Optimising CRISPR Genome Editing using Machine Learning
Desktop Genetics is designing and testing CRISPR experiments to create training datasets for an AI that can be used for genome engineering applications in microbe, plant, animal and human cells. Decision rules are commonly used to design CRISPR genome editing procedures. Such rules use sequence-level and contextual features of the predicted genomic cut site locations to predict the activity, specificity, and outcome of using CRISPR in vitro and in vivo. We demonstrate significant improvements in designing genome editing procedures, which we have tested in an immortalized melanoma cell line and report on here.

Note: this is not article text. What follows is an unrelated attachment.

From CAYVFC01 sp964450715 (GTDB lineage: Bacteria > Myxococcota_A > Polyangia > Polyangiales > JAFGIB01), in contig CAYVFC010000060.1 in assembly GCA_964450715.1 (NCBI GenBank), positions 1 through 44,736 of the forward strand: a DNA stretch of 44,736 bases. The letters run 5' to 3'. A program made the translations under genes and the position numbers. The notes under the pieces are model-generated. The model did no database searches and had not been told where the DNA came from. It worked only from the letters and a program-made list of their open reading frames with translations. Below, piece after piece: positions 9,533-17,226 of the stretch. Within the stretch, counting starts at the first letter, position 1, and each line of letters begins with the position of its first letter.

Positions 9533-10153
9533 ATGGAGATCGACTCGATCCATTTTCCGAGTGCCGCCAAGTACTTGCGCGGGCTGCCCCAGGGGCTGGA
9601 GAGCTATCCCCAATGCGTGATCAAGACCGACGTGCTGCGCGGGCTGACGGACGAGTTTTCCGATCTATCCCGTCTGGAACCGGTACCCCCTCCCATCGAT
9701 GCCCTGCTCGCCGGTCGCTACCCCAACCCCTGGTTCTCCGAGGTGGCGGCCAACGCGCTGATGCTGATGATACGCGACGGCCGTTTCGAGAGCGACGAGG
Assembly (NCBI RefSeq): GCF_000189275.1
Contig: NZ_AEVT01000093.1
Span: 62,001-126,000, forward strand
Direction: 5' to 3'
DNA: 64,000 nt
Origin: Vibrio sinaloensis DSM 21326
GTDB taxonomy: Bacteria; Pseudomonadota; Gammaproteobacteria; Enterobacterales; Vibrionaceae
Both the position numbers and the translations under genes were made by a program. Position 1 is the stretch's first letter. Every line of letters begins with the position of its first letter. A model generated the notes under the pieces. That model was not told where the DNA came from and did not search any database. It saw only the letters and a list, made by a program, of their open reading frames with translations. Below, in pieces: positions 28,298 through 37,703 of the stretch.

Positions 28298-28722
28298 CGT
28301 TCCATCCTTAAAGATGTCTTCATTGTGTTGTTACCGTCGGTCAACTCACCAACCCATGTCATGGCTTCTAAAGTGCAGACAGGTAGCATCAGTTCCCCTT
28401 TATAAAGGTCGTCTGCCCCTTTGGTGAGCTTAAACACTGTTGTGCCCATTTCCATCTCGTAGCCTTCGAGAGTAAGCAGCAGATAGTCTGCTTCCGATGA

As a biochemist turned software engineer, Riley recognized the enormous untapped potential for software innovation in the life sciences. An alum of Genentech, he brings ten years of laboratory-based genetic engineering experience to Desktop Genetics, where his team's research is focused on software systems for the rational design of CRISPR/Cas9 Genome Editing vectors and libraries. Riley is passionate about developing the next-generation of bioinformatics tools that drive science forward. He holds a Bachelor's of Engineering from Dartmouth College, a Bachelor’s of Arts in Biochemistry from Colby College, and and an MPhil in Bioscience Enterprise from the University of Cambridge.